Monday, October 7, 2013

Haunting Houses, Haunted Hearts

My guest is historical romance author, Kat Sheridan. She is addicted to historical Gothic novels and feels the best romance novels include storms, castles, bat-shit-crazy villains, and a high body count. Oh yes, and larger than life heroes and heroines. Today she talks about a character present in all Gothic romances that we often forget.

With the coming of autumn we all tend to draw closer to the hearth. The weather is cooler, the sunny days fewer, and the rain and winds are the harbinger of the coming of winter. The days are darker, and night comes early. Now is the time of year I love to curl up in front of the fire with a hot beverage and a good book. And my favorite choice for this time of year is the old school gothic romance.

What’s a gothic romance? There are certain classic tropes that are usually included—an intrepid heroine, a dark, alpha hero, mysterious goings-on, and danger. But there is always one other character, the thing from which the genre actually gets its name: a house.

The term “gothic” originated from the Gothic architecture of the pseudo-medieval structures that were the setting of early gothics. It might be a mansion, an abbey, a manor, a hall, or a hotel, but it becomes a key “character” in the story. It’s more than just a setting, a framework for events. It takes on a life of its own. Consider these descriptions of the residences in some classic gothics:

“There was Manderley, our Manderley, secretive and silent as it had always been, the gray stone shining in the moonlight of my dream, the mullioned windows reflecting the green lawns and terrace.” ~ from Rebecca by Daphne Du Maurier.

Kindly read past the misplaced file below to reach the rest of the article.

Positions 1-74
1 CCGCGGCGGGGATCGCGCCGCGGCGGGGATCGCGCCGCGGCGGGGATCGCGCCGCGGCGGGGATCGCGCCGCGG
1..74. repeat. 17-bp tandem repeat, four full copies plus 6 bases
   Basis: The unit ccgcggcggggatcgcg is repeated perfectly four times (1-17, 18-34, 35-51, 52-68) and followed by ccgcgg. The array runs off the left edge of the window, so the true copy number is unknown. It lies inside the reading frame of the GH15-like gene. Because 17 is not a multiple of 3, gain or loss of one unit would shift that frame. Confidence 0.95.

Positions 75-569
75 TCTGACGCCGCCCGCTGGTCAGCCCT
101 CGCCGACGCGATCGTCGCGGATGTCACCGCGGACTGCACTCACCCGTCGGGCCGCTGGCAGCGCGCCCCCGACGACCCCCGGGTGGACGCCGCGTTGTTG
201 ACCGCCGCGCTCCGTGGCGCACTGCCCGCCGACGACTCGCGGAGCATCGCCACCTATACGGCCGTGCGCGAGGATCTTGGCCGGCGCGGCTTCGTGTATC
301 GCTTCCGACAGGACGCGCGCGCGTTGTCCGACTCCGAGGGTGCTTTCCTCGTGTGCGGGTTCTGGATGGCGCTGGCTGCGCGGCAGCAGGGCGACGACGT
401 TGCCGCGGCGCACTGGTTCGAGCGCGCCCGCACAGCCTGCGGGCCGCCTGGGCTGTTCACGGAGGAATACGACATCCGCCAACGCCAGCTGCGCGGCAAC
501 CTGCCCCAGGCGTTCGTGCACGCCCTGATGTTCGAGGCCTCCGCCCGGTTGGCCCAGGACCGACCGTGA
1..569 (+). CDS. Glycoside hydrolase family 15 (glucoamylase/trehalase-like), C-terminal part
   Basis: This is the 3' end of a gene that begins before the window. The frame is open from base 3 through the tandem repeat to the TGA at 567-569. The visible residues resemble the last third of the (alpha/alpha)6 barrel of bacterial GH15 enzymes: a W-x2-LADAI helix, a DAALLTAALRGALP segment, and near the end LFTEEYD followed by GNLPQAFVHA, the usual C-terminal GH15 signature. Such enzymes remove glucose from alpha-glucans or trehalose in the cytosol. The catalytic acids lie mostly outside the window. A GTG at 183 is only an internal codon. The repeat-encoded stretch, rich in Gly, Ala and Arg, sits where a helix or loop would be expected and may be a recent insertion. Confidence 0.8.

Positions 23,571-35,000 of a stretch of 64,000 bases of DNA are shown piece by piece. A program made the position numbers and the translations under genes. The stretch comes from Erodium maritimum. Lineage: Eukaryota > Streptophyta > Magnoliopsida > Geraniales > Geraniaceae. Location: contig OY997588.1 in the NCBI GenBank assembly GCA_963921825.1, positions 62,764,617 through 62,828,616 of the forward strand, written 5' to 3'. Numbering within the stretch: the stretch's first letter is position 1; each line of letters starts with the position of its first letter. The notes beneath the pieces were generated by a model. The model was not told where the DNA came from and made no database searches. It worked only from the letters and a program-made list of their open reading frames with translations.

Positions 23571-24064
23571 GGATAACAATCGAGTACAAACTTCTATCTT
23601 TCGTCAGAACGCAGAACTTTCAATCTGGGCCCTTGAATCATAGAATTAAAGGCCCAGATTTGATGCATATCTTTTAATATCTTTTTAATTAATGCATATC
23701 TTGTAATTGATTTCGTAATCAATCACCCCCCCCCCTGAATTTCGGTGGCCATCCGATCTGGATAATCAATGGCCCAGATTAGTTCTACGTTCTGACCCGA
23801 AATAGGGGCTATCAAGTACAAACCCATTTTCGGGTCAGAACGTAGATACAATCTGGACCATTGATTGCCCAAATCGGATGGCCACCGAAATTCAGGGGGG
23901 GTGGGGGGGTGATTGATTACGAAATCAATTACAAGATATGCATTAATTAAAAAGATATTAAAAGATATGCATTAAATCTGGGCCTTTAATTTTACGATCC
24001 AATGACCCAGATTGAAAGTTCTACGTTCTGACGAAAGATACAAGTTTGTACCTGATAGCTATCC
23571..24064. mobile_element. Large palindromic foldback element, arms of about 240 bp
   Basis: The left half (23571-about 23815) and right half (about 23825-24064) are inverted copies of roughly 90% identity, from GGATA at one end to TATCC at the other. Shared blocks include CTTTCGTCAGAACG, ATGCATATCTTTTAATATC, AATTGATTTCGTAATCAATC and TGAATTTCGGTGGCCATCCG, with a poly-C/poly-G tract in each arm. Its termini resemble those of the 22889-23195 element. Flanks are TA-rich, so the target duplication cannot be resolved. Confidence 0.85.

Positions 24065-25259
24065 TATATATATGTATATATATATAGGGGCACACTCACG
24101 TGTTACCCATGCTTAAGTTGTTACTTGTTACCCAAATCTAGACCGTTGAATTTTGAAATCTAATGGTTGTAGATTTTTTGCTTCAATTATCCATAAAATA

“It was three stories high, of proportions not vast, though considerable: a gentleman's manor-house, not a nobleman's seat: battlements round the top gave it a picturesque look.” ~ description of Thornfield Hall from Jane Eyre by Charlotte Bronte.
“Halfway down a by-street of one of our New England towns stands a rusty wooden house, with seven acutely peaked gables, facing towards various points of the compass, and a huge, clustered chimney in the midst.” ~ House of the Seven Gables by Nathaniel Hawthorne.

These haunting—and possibly haunted—houses are representatives of larger themes in the stories. When Manderley or Thornfield burn down, it’s a representation of finally destroying the past to make way for the future. Even the name “Thornfield” is thought to represent the “field of thorns” Jane has to overcome in order to find her happiness.

And so it is with Tremayne Hall, the mansion in my debut Victorian Gothic romance, Echoes in Stone. When Jessa first arrives, on a suitably stormy night, it’s described thusly: “The immense stone mansion loomed over her, perched on the edge of the cliff like a bird of prey. Three stories rose above her, stretching out to both sides from the central portion. Rounded towers punctuated stone wings at either end, topped with crenelations biting like giant’s teeth into the night sky. A light glimmered in a window, high in the eastern tower. An additional glow shone through the colored glass panes framing the massive Gothic arch of the front door. Otherwise, the house stood shrouded in darkness.”